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|Title:||Improvement of sitting ability and ambulation status after selective peripheral neurotomy of the sciatic hamstring nerve together with obturator branches for severe spasticity of the lower extremities|
|Citation:||Stereotactic and Functional Neurosurgery. Vol.90, No.5 (2012), 335-343|
|Abstract:||Background: The authors used selective peripheral neurotomy (SPN) on the sciatic and obturator nerves to restore the sitting posture and ambulation in bedridden patients suffering from severe proximal lower limb spasticity. Objective: To study the surgical outcome of sciatic and obturator neurotomies. Methods: All patients with refractory hamstring spasticity who encountered SPN on the hamstring nerve were recruited. Obturator neurotomy was undertaken in some individuals. The clinical assessment included Modified Ashworth Scale (MAS), passive range of motion (PROM), sitting competency and ambulatory condition. These parameters were compared between before and after the surgery by using the Wilcoxon signed-rank test. Results: Among the sciatic neurotomy group (n = 15), the mean pre- and postoperative MAS and PROM were 3.3 and 0.8 (p < 0.01) and 78.3 and 121.7° (p < 0.01), respectively. Those measurements of the obturator nerve surgery group (n = 11) were 3.7 and 1.1 (p < 0.01) as well as 21.0 and 45.0° (p < 0.01), respectively. Seven and 8 of a total of 9 patients had statistically significant improvement in sitting ability (p = 0.016) and ambulation status (p < 0.01), respectively. Conclusion: Bedridden patients who suffer from severe proximal lower limb spasticity have an optimum to return to sitting and ambulate with a wheelchair after SPN of the sciatic and obturator nerves. Copyright © 2012 S. Karger AG, Basel.|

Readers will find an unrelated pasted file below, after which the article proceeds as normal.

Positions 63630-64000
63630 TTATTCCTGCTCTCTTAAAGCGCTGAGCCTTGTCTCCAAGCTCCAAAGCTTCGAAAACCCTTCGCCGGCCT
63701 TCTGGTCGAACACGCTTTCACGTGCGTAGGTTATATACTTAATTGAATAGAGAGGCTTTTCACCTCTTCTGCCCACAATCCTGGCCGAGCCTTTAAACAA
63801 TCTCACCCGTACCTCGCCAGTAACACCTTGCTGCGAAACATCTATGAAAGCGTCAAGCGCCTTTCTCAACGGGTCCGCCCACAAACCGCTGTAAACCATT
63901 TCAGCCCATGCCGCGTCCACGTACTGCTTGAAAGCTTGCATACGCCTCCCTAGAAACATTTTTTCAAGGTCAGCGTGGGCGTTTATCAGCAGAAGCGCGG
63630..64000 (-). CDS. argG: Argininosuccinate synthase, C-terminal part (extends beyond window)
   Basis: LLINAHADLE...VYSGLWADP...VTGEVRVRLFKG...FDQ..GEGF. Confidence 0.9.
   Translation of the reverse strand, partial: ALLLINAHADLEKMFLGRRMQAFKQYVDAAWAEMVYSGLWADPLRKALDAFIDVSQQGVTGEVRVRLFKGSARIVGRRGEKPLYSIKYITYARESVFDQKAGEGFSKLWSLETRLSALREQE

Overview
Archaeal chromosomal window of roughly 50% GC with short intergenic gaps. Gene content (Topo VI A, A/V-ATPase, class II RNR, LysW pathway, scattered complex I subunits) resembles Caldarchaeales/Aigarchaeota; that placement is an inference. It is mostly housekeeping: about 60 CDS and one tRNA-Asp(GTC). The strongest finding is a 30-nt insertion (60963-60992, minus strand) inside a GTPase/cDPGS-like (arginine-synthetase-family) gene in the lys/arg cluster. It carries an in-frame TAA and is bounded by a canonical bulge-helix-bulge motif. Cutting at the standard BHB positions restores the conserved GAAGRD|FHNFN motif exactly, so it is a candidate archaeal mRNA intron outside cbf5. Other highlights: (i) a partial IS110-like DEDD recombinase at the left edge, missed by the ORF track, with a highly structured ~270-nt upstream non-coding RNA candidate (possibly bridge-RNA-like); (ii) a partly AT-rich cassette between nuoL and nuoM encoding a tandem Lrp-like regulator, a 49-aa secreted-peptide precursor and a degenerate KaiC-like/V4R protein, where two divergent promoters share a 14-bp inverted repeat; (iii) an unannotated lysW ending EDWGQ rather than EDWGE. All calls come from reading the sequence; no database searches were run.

|Appears in Collections:||Scopus 2011-2015|
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